23 February 2022
Gold – always believe in your troll
This article originally appeared in issue 63 of Tabletop Gaming. Pick up the latest issue of the UK's fastest-growing gaming magazine in print or digital here.
In The Siege of Runedar you play a group of grizzled dwarven gold miners who found a hitherto untapped seam in the ancient clan mines. You’re just about to head home with the spoils when an army of orcs, trolls and goblins rolls up to take the gold for themselves. Cue a desperate siege where you alternate between trying to dig an escape tunnel while seeing off hordes of marauding enemies surging over the ramparts.
The moment you get it out the box, The Siege of Runedar has a striking table presence – a vacuum-moulded fort sits inside the lower half of the box, complete with walls, towers and a central courtyard split into sections. The deluxe Kickstarter version marketed itself on coming with a heap of minis, but the cardboard standees in the standard edition look good, and – unless you’re planning to take the time to paint your orcs, goblins and dwarves – they’re easier to differentiate at a glance. The gold nuggets that act like your life meter look great too – a nice touch that makes you keen to escape with as many possible.
Player turns involve a light deck-building mechanic. You draw a hand of five cards from your deck of twelve. Each card has a few options for actions, like dig, fight, move, shoot or forge new equipment. Your deck also contains two orc cards – whenever you draw one of these, you resolve the next card in the siege deck, which sees more baddies piling into your fort, or might bring out the siege tower or catapult. By moving to the workshop, tannery or forge sections of the fort, you can work wood, leather or iron respectively to purchase new cards from a tableau of upgrades. These replace a card in your hand, gradually making your deck more versatile or specialised depending on what you select.
A quibble on theme. Theme works best when it enhances player immersion while making rules intuitive and easy to remember. You don’t need to have read the rules, for example, to guess that big trolls are tougher to take down in hand-to-hand combat than scrawny goblins. When the catapult rolls out, players know they’re in deep trouble before they learn the actual mechanics.
But there are a bunch of weird exceptions that mean, for your first playthrough, you’re continually checking the rulebook as you think: wait, is this right? For example, when dwarves use ranged attacks, they can shoot from a corner tower onto adjacent walls only. But when the siege tower or catapult appear, you can shoot from any of three towers, no matter the distance. I can see why that rule exists: if you had to get to a specific corner every time, the – already brutal – siege tower and catapult would be almost impossible to stop. But thematically it doesn’t make any sense. Why do your crossbows have range restrictions only some of the time? Why can’t you shoot down into the courtyard?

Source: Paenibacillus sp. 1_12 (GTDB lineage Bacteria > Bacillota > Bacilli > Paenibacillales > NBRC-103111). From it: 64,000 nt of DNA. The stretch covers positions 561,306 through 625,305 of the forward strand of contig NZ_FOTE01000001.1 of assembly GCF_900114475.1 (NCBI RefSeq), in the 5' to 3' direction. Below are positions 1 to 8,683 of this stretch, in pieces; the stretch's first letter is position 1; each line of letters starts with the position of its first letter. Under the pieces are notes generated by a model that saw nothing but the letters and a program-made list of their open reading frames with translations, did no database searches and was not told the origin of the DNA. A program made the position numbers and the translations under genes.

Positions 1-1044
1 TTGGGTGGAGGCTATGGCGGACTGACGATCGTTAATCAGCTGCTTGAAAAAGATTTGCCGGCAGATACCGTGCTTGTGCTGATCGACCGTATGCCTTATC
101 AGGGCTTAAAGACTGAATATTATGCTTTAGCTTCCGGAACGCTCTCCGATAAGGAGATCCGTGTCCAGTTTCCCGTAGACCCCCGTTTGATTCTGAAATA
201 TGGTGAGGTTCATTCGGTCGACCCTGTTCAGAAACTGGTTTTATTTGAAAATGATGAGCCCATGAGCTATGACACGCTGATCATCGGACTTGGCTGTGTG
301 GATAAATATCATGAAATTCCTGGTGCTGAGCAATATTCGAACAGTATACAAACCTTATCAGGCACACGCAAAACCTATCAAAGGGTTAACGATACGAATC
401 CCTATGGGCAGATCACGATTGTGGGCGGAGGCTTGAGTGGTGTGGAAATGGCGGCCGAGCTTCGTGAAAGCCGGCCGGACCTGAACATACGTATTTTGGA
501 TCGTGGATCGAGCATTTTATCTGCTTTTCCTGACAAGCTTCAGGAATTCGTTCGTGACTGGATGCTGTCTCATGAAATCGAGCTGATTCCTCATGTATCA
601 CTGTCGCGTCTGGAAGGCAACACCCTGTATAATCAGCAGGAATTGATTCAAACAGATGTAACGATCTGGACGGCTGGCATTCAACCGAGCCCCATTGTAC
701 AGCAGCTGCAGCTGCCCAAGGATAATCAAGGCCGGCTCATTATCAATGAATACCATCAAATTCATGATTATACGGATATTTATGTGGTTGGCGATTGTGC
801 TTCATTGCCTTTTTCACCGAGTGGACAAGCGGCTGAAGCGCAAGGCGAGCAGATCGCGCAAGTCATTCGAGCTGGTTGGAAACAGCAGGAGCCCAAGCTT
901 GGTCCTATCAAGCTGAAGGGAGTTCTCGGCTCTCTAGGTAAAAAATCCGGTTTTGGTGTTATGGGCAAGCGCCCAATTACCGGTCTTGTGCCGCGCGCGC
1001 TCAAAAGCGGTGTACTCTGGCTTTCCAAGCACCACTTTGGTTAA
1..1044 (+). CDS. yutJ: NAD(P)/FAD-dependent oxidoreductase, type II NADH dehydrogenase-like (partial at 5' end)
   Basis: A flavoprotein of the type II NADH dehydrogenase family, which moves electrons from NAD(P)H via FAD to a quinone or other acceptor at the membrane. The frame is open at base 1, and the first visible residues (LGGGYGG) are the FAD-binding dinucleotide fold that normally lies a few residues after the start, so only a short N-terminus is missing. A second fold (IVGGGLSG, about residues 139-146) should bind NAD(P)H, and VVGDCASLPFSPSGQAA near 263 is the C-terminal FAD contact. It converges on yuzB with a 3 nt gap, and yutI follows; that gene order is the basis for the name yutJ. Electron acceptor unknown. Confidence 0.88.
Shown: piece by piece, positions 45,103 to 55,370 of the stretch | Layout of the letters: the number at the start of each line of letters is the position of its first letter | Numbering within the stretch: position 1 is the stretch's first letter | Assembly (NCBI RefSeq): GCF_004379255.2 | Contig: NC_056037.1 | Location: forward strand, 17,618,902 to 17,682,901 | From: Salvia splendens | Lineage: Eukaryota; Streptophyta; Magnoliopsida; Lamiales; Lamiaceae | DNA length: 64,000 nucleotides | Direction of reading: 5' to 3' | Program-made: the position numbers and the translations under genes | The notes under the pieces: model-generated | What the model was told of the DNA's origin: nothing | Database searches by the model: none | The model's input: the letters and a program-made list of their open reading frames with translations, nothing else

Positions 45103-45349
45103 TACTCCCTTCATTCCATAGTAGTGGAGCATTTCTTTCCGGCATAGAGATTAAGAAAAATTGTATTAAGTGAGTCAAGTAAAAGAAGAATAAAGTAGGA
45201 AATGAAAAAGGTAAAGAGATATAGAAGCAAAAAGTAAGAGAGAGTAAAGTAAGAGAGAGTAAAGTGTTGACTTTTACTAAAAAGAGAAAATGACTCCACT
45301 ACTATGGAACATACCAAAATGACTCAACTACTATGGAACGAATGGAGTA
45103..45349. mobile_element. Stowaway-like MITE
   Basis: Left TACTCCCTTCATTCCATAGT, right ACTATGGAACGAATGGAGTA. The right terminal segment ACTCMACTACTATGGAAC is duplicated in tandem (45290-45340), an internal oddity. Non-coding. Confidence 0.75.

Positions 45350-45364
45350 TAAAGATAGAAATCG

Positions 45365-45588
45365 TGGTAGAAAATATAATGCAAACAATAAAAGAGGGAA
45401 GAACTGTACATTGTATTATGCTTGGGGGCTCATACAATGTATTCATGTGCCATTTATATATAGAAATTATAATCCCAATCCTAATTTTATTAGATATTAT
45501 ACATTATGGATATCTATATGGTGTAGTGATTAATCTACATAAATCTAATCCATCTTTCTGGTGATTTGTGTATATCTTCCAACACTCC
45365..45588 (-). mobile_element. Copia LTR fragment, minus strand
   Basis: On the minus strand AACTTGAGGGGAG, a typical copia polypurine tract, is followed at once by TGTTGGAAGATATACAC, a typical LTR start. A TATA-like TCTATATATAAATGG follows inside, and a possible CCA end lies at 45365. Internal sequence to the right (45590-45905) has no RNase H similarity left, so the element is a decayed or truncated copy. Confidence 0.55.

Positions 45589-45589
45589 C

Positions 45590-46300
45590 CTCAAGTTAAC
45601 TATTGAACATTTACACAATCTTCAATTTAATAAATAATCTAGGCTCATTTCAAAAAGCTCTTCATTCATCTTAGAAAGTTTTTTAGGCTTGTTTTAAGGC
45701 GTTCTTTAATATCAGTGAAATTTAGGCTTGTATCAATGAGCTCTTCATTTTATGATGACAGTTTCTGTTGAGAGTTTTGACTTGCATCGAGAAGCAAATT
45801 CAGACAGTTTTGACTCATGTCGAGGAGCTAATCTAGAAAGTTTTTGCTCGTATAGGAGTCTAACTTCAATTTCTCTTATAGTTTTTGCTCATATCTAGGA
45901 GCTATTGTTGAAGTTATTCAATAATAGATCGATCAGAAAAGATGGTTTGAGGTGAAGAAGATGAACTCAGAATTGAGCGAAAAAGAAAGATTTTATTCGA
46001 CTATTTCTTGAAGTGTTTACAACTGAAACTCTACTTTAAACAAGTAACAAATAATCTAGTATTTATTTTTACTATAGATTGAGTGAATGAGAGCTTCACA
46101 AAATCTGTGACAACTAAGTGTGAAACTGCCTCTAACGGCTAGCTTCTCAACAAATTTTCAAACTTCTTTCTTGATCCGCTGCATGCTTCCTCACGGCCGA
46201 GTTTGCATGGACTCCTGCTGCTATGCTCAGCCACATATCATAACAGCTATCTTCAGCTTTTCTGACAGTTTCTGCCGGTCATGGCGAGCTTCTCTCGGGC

In addition, the siege tower arrives at one of the three walls of your fort, yet the troll that clambers out of it always appears in the entrance to your escape tunnel. Why? It’s useful mechanically, because players have to stop digging while they deal with the threat, but from a logistical point of view it’s baffling. As you dig out tunnel sections, goblins appear. From where? Nobody knows. They’ve apparently been waiting in the rubble like mosquitoes in amber.
It’s a shame, when so much of the siege is beautifully realised and represented in 3D, that a few bits don’t quite hang together. But to be clear, these are niggles rather than fatal flaws. Overall, the challenge is punishing, with a good deal of luck, but over repeated games you quickly see yourself making better choices. With four players, it’s often best to specialise – one player acting as sniper, another forging weapons, while two dig like mad – whereas with two, you need to keep your options open.
Like many co-op games, the end can be anticlimactic. There are many triggers for a loss, including the fifth catapult or troll cards coming out, so all your hard work, planning and forging can often come down to – ‘flip a card: oh wait, we’ve lost’. Freelancer cards let you mitigate some bad luck by paying two gold to get a variety of one-off benefits, but a lot of the time you’re at the mercy of the dice.
The deck building mechanic is a welcome inclusion, though in practice you’ll only add a couple of cards to your deck, and some of the supposedly powerful items require so many resources to forge that, by the time you get them to the board, it’s questionable whether they were worth the return on your investment.
Which is true, unfortunately, of The Siege of Runedar itself. It’s fun enough, with plenty of ‘oh flip’ moments as troops surge over your defences. But the base game doesn’t have sufficient variance to sustain more than a couple of sessions. With the emergence of a solid expansion, it might find a place in some collections. For now, however, it’s only worth your while if siege games are something you really, really dig.
PLAY IT? MAYBE
Many co-op games involve a siege, metaphorical or literal. Ghost Stories – reworked as Last Bastion – is a solid example of a hard-as-nails siege game, where you battle to defend either a village or a fort respectively. The Siege of Runedar scratches some of the same itches, though Ghost Stories is the better experience.
Designer: Reiner Knizia
Time: 60-90 minutes
What’s in the box?
- 22 Cardboard figures
- 143 Cards
- 25 Enemy tiles
- 5 Discard tokens
- 1 Upgrade board
- 62 Resources
- 5 Tunnel sections
- 10 Damage tokens
- 22 Stands
- 5 Dice
- 1 Chronicles Sheet
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